Lessons From Tainted Peanut Butter Outbreak Apply Today
Researchers attack ground-turkey Salmonella outbreak with new tools gleaned from reflection
By Denise Mann
WEDNESDAY, Aug. 17 (HealthDay News) -- A look back at the tainted-peanut butter salmonella outbreak of 2008-2009 is giving scientists valuable lessons on how to minimize deadly onslaughts of foodborne illness in the future.
That outbreak, which caused 714 illnesses and nine deaths across 46 states, was linked to infection with Salmonella Typhimurium from tainted peanut butter and peanut butter paste products.
Researchers who were on the frontlines of that investigation said the experience may help them get a better handle on the ongoing ground-turkey outbreak, which has sickened more than 100 people in over 30 states.
"There were real challenges posed with peanut butter because it served as ingredients in many foods with different distribution channels," said Dr. Casey Barton Behravesh, an epidemiologist with the U.S. Centers for Disease Control and Prevention in Atlanta.
"We had to look at invoices for those foods to help identify the food item and provide rapid trace back to the manufacturer," she said. State and local officials also conducted interviews with people who fell ill, she said.
Ground-turkey, like peanut butter, is an ingredient in many processed foods, including sauces. Contamination can occur during different stages of production, which complicates detection.
Investigators have traced the recent illnesses to infection with Salmonella Heidelberg found in some ground-turkey made by Cargill, Inc.
The 2008-2009 outbreak fueled a massive recall of peanut butter products, some of which were precautionary. The source was traced back to two Peanut Corp. of America processing plants in Georgia and Texas. Inspections revealed rats, insects, roaches, standing water and roof leaks inside the plants. This company filed for bankruptcy amid fallout from the outbreak.
Writing in the Aug. 18 issue of the New England Journal of Medicine, Behravesh and colleagues said tainted peanuts and peanut butter products probably caused many more consumers to become ill than was reported at the time.
"For every case that is lab-confirmed, there are others that didn't go to the doctor or get stool tested. It likely caused thousands of illnesses," said Behravesh.
That outbreak may have had a silver lining, though, in that national attention was redirected toward food safety and prevention of foodborne illnesses. In March 2009, the President's Food Safety Working Group was created, and earlier this year the Food Safety Modernization Act was enacted. The law gives the U.S. Food and Drug Administration unprecedented power to order food recalls and insist that U.S. and foreign food suppliers develop food-safety plans, the authors said.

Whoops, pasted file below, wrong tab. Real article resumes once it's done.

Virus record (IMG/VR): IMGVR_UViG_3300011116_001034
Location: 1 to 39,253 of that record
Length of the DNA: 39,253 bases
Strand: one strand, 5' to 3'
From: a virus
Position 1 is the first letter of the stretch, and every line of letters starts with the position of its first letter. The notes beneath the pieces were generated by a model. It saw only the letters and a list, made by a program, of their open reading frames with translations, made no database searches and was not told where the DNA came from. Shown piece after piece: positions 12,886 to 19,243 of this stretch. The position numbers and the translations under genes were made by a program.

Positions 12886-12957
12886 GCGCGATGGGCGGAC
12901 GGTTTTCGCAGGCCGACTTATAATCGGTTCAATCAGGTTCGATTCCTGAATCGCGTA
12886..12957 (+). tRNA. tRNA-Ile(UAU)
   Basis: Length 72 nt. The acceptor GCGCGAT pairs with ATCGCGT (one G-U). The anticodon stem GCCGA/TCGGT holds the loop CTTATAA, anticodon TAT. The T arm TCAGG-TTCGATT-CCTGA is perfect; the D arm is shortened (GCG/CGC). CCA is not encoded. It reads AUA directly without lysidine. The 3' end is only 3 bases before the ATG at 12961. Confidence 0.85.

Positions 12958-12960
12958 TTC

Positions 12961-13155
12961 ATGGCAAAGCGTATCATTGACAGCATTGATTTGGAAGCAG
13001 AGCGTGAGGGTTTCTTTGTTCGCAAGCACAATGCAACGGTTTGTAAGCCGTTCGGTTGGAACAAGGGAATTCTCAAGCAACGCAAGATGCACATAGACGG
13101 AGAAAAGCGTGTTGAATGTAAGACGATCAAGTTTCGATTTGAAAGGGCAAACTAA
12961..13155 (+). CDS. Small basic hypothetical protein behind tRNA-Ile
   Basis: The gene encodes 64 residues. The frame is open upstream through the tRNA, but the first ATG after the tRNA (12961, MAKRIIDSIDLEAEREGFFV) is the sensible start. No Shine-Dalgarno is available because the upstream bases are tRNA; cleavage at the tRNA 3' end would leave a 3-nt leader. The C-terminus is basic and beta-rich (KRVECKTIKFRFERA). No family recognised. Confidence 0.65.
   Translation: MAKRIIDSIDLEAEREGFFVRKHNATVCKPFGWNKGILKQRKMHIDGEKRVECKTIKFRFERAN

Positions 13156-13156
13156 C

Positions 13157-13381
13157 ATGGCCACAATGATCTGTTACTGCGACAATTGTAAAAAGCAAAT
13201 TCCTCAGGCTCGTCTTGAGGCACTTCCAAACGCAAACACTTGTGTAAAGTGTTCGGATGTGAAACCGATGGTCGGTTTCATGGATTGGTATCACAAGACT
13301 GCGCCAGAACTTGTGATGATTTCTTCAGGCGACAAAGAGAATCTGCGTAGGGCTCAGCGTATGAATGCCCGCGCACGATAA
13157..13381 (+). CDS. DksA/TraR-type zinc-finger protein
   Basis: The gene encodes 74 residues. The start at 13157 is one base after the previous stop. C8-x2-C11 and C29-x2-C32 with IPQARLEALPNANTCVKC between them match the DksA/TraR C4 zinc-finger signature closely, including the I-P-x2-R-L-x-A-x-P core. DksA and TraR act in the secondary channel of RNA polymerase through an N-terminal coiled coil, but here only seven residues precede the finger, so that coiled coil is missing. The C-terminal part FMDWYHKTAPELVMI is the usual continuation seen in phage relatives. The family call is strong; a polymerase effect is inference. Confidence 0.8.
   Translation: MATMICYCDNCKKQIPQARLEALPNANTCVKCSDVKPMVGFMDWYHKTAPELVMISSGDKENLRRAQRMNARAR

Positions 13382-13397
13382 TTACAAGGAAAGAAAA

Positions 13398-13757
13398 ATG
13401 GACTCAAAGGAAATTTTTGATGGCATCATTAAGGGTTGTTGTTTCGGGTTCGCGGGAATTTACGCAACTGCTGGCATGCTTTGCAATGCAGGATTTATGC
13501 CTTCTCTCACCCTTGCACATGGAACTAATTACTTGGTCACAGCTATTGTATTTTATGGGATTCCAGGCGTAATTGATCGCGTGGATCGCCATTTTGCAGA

"What is important with all of this is to improve outbreak responses and detection, identify sick people quickly, interview them more quickly and identify foods causing outbreaks more quickly," Behravesh said.
But these improvements and changes do not take the onus away from individuals, she said. Following safe food-handling precautions when cooking meats and avoiding cross-contamination in the kitchen are still important ways to lower risk of foodborne illness.
Symptoms of Salmonella, the most common foodborne illness in the United States, include fever, diarrhea, abdominal cramps and headache.
Dr. Philip Tierno, director of clinical microbiology and immunology at New York University Langone Medical Center, said if he had to grade the United States on how it handled the peanut butter outbreak, he would give a C-plus. "I wouldn't give a B but we are bordering on a B," he said.
The room for improvement lies in preventing outbreaks, he said. "We are fairly good in terms of having a mechanism in place to track outbreaks, close factories and warn the public, but we are not that good at prevention and that is what we have to work on," he said.
Prevention starts with cutting down on the antibiotics used in agriculture, including plants and meats, he said. This practice has given rise to antibiotic-resistant strains of bacteria identified in some of these outbreaks.
"In the U.S., we use 25 million pounds of antibiotics in agriculture [a year] and only 3 million pounds to treat disease," he said. "We can identify a problem after it happens, but until we eliminate the use of antibiotics in the agriculture industry, this country will be waylaid with outbreaks," he said.
For more about food safety, visit the U.S. National Library of Medicine.SOURCES: Philip Tierno, Ph.D., director, clinical microbiology and immunology, NYU Langone Medical Center, New York City; Casey Barton Behravesh, D.V.M., epidemiologist, U.S. Centers for Disease Control and Prevention, Atlanta; Aug. 18, 2011, New England Journal of Medicine Related Articles
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